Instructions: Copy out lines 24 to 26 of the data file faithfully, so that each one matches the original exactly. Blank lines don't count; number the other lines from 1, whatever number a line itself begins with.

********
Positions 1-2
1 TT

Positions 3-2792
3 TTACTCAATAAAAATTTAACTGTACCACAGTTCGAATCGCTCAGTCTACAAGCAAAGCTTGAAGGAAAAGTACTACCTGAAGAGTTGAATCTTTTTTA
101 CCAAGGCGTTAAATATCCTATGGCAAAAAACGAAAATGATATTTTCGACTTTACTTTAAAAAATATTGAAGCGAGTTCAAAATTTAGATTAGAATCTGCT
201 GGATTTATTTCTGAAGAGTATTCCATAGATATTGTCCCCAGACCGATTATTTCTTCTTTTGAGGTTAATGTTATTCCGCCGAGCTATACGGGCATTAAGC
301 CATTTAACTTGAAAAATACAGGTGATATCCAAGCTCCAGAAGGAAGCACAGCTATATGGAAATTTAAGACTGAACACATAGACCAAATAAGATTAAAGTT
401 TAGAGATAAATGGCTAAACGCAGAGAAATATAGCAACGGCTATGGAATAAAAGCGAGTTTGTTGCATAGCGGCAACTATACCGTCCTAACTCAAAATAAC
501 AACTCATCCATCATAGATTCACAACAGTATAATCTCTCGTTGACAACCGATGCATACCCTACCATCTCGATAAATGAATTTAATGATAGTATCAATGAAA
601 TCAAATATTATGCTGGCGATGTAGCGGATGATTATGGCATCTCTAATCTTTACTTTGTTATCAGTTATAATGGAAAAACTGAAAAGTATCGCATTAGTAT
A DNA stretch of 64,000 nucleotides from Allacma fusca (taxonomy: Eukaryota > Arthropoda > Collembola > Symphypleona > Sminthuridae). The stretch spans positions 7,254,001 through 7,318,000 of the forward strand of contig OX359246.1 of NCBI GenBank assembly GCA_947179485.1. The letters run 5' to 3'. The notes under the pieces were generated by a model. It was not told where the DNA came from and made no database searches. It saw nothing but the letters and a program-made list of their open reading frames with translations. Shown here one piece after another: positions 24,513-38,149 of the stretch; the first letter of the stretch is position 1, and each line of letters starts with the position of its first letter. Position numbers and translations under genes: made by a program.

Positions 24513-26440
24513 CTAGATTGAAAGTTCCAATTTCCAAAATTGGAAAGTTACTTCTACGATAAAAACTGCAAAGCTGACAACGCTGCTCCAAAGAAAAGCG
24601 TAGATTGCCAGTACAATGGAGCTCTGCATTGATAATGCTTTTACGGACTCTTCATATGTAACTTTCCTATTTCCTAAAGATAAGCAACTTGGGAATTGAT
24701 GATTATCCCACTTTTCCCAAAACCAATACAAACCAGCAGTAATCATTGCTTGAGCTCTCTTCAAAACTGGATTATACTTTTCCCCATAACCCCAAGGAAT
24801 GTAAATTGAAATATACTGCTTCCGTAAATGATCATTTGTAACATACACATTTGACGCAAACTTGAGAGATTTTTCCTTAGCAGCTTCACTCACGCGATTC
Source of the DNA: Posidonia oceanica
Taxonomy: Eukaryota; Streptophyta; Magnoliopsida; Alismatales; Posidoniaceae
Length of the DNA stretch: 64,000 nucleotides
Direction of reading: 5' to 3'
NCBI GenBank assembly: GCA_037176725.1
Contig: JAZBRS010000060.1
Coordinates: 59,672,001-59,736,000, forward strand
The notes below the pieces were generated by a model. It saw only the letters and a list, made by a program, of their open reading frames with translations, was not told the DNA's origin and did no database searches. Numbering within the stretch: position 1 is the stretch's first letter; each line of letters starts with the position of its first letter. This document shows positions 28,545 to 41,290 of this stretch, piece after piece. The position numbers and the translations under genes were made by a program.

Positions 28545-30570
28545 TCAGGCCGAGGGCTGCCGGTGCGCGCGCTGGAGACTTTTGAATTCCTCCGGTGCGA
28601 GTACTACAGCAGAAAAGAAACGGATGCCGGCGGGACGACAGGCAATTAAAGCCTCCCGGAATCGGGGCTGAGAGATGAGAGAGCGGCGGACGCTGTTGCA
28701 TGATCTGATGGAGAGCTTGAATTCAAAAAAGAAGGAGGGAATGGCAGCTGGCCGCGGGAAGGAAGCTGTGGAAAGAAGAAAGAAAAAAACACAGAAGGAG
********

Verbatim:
The notes below the pieces were generated by a model. It saw only the letters and a list, made by a program, of their open reading frames with translations, was not told the DNA's origin and did no database searches. Numbering within the stretch: position 1 is the stretch's first letter; each line of letters starts with the position of its first letter. This document shows positions 28,545 to 41,290 of this stretch, piece after piece. The position numbers and the translations under genes were made by a program.

Positions 28545-30570
28545 TCAGGCCGAGGGCTGCCGGTGCGCGCGCTGGAGACTTTTGAATTCCTCCGGTGCGA